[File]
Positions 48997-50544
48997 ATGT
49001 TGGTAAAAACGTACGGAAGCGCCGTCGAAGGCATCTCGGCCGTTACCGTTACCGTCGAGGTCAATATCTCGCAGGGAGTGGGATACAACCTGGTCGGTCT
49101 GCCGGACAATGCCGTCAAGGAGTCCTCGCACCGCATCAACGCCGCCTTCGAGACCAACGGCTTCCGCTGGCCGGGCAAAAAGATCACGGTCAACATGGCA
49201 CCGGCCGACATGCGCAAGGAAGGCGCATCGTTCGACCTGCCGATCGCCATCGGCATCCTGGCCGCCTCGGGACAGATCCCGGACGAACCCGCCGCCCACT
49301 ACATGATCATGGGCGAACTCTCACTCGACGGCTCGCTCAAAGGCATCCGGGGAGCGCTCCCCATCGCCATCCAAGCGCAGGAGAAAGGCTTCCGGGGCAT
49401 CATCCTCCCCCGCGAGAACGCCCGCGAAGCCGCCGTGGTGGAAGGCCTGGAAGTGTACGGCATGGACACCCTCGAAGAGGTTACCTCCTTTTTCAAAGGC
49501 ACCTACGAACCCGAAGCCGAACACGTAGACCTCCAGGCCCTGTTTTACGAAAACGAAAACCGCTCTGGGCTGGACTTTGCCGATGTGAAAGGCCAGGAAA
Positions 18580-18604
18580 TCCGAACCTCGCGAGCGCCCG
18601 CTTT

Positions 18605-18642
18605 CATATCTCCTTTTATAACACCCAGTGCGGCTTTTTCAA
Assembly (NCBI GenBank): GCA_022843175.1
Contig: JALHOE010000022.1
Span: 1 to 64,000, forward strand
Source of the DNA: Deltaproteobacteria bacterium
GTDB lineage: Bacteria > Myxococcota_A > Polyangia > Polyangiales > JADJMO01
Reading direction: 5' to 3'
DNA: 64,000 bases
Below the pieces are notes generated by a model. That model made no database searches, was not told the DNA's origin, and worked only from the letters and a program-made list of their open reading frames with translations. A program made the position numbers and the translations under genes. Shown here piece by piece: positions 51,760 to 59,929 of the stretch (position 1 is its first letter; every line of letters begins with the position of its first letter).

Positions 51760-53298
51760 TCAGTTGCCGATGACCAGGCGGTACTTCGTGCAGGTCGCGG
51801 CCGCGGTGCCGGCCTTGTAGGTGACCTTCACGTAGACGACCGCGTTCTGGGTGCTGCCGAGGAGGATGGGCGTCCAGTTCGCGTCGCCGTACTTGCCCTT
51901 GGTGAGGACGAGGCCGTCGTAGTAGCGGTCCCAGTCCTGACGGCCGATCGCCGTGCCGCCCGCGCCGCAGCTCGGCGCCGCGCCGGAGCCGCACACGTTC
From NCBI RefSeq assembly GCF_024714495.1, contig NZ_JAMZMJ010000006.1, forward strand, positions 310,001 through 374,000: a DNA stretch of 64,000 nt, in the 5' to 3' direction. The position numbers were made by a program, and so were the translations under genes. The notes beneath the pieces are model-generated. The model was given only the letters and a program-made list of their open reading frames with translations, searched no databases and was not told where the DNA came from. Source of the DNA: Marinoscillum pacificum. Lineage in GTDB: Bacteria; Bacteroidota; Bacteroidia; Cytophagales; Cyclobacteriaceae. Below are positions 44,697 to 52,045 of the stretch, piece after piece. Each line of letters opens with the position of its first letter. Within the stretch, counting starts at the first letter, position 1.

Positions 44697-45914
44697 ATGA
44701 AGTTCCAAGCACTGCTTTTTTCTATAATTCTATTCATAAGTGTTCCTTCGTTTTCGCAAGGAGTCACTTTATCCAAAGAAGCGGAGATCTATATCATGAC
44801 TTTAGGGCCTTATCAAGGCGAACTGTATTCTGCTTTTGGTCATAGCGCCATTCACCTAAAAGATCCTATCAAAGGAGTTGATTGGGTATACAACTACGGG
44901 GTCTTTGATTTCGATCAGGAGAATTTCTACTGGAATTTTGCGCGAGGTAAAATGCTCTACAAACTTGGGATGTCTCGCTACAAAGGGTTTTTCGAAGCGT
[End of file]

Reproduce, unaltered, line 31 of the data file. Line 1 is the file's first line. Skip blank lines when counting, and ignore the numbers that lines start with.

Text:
44901 GTCTTTGATTTCGATCAGGAGAATTTCTACTGGAATTTTGCGCGAGGTAAAATGCTCTACAAACTTGGGATGTCTCGCTACAAAGGGTTTTTCGAAGCGT